Immediately following the television broadcast of Bernard’s e-petition speech in Ottawa on September 20, 2016, social media critics were unable to reconcile his unpolished appearance with an articulate opinion, so he was accused of being a fraud. Because of this, many concluded that he was a character put forward by a PR team. A mob mentality erupted on both sides and the tone of the attacks turned dark including cyberporn bullying and threats of physical harm to family members. Shannon Stubbs, the MP for Lakeland (AB) took notice of the unfair judgements being made towards Bernard so she posted her own defense:
“Leftist and liberal activists, champagne socialists and happy keyboard warriors have been quick to judge oil workers, particularly over the course of the last few weeks. The hypocrisy and double-standards are ridiculous and, quite frankly, they’re embarrassing for those slinging mud. Here’s a summary:
- If the oil workers are dressed in their work clothes, they’re dirty, unkempt stuntmen/women.
- If they have their long hair tied back under their hard hats for work, they’re fake.
- If they have a liberal arts degree, they surely can’t actually work on a rig.
- If they’re in a suit, they’re frauds.
- If they’ve participated in a church theatre production, they’re definitely paid actors.
- If they’ve been interviewed by a specific media outlet, they must certainly be conspiring together.
- If they go by a middle name as opposed to a given name, there must be something fishy.
- If they’ve just gone back to work, but have been unemployed for months – they should have saved their money.
- If they worked on a rig, they must have made a six figure salary.
- If they’re from somewhere else, or they’ve lived somewhere else while laid off and trying to find work, they can’t possibly speak for Albertans.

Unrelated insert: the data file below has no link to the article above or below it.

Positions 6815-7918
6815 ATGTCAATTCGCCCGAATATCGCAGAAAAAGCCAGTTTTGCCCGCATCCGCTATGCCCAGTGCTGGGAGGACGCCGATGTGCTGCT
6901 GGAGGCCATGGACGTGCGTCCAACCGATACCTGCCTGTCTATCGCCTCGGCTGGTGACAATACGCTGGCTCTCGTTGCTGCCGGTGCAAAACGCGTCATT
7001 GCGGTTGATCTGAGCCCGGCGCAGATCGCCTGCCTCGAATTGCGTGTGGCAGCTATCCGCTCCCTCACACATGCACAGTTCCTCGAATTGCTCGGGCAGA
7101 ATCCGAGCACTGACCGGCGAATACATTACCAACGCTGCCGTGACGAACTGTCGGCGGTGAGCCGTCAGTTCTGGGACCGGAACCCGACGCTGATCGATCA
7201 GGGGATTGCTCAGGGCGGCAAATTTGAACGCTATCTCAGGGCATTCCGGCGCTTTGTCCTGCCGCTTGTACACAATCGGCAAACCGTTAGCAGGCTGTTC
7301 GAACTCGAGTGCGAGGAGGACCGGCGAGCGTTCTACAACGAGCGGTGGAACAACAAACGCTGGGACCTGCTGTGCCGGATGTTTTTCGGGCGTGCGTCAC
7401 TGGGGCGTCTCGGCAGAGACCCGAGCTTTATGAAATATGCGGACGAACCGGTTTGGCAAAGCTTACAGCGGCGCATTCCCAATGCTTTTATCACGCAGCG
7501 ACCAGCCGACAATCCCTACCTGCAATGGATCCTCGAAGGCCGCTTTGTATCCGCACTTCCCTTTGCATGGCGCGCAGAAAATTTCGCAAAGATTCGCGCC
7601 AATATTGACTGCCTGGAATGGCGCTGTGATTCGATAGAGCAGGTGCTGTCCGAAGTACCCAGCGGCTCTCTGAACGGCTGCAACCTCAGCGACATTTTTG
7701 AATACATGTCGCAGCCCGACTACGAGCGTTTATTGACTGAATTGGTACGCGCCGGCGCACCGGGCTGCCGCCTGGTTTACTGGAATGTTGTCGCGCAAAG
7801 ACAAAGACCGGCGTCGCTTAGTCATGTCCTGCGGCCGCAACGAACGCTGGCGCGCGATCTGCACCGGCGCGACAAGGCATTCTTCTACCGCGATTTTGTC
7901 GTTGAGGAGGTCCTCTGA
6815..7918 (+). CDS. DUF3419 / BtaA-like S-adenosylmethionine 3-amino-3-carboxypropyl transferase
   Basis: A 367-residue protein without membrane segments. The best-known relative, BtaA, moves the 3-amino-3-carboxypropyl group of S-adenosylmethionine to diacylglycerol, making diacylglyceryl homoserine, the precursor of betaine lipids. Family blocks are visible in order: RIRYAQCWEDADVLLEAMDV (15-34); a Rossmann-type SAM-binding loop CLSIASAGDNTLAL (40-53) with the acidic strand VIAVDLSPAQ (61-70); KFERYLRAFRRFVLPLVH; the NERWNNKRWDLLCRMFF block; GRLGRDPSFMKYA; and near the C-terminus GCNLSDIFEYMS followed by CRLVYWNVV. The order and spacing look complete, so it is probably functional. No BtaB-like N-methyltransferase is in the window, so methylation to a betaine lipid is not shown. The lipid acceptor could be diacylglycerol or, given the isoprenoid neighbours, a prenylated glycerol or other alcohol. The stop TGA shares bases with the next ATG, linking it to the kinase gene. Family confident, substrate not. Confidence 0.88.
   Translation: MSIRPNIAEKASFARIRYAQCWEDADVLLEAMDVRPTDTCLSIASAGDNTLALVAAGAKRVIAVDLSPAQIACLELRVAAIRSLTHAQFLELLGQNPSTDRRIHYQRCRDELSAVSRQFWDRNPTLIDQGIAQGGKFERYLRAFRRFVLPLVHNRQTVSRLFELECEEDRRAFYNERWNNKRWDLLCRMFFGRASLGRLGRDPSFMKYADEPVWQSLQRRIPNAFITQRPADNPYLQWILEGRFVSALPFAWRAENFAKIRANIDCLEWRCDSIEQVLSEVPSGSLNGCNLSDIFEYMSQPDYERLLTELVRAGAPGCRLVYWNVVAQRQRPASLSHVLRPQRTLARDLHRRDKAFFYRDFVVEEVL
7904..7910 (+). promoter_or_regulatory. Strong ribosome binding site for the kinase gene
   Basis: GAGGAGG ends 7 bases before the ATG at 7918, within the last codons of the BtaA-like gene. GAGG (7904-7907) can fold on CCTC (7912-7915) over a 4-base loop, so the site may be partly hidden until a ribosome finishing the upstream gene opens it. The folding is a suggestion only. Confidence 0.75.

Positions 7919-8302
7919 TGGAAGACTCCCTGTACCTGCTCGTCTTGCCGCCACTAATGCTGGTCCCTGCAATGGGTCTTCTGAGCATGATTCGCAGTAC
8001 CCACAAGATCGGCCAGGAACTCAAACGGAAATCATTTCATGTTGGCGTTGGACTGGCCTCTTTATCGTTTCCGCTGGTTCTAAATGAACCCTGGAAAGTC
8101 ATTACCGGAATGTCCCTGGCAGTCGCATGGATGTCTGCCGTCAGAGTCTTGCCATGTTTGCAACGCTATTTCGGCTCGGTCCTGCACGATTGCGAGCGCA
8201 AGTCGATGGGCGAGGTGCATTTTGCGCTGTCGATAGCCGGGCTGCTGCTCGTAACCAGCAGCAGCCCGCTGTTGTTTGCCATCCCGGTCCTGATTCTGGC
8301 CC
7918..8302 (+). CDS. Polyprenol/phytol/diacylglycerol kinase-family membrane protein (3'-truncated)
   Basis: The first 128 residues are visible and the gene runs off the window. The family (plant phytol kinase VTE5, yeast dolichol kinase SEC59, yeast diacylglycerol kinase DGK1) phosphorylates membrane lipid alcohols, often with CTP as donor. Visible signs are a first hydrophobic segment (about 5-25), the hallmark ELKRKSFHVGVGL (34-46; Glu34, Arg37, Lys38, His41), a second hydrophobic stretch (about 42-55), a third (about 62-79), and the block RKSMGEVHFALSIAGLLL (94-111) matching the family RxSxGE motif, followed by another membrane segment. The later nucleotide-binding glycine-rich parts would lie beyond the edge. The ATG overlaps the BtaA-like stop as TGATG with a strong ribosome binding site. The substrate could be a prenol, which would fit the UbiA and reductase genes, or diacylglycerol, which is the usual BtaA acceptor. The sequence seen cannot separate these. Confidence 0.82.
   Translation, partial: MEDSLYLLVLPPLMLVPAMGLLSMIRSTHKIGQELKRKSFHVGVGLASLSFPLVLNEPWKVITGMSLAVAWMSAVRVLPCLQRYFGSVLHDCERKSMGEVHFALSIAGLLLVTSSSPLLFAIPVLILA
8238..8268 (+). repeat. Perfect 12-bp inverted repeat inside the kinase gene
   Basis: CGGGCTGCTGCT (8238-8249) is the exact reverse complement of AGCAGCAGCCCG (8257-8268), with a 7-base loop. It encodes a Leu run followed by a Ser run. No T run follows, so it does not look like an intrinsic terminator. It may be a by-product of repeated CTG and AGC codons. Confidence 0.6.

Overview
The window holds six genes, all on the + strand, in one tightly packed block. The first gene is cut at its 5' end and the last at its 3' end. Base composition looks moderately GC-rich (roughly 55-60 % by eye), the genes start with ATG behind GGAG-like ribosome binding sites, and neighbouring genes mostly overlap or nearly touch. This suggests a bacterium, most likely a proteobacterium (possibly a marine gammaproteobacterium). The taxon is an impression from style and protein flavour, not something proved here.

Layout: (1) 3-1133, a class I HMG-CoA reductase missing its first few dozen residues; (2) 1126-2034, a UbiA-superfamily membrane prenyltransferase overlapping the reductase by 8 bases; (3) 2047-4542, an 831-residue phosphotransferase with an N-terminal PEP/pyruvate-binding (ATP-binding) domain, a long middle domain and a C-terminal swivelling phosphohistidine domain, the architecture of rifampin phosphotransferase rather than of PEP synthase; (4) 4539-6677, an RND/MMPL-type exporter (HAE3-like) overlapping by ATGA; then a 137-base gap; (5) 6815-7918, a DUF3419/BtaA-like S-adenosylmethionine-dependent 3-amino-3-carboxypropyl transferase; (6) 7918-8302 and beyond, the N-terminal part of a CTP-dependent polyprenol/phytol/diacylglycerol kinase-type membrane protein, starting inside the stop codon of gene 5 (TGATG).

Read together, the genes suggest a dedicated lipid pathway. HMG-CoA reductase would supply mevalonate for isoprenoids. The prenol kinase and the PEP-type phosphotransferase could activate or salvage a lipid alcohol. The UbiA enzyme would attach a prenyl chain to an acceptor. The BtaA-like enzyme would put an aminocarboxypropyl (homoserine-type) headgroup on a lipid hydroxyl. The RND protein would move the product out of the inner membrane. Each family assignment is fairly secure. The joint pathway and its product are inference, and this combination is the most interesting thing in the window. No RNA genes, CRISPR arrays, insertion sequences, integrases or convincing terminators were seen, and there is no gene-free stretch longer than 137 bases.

- If they’re currently employed, even for a short time, they must know nothing about being unemployed and struggling.
The fact of the matter is, when the leftist and liberal activists can’t properly and intelligently counter a policy or position they disagree with, they resort to name-calling and personal attacks which is sad and truly unfortunate, and does nothing but make them look like angry and irrational hypocrites. First, they attacked someone for appearing to be their own perception of a stereotype, but then they condemned him for not being it enough. How ironic it is that these types are generally preaching love, tolerance, understanding, and acceptance, yet when it relates to something they don’t agree with, those sentiments and warm-and-fuzzies are thrown out the window.
Truth be told, an oil worker can both work on a rig AND hold a political science or liberal arts degree. The oil and gas industry offers people many different options in their lives, and this is a great thing. From accountants to “roughnecks,” there’s a place and an important role for everyone. Salaries range as much as skills and talents and personalities do, and not everyone is pulling in six figure salaries.
Many oil workers are well-educated, with varied interests (including theatre and the arts!), and multiple ambitions and aspirations – just like all Canadians. They work in the industry to put food on their table, to establish a nest egg, to save for a specific purpose, to utilize their education or trade, or maybe it’s the career they know and love for their whole lives.
Oil workers are not dirty and unkempt because they wear their work clothes in unconventional locations to showcase what a real oil worker looks like, so many Canadians who don’t know, can see and understand. They have all lengths and colours of hair, and come from various regions in Canada. Alberta is a mosaic of people who represent all provinces and territories (and all around the world), including their adopted home.
Bernard Hancock has stuck his neck out to stand up for his fellow oil workers, not for fame or notoriety but because he believes in trying to make a difference, and that’s something of which we can all be proud. Thank you, Bernard, for continuing to fight the good fight for your fellow oil and gas workers, and for all Canadians.”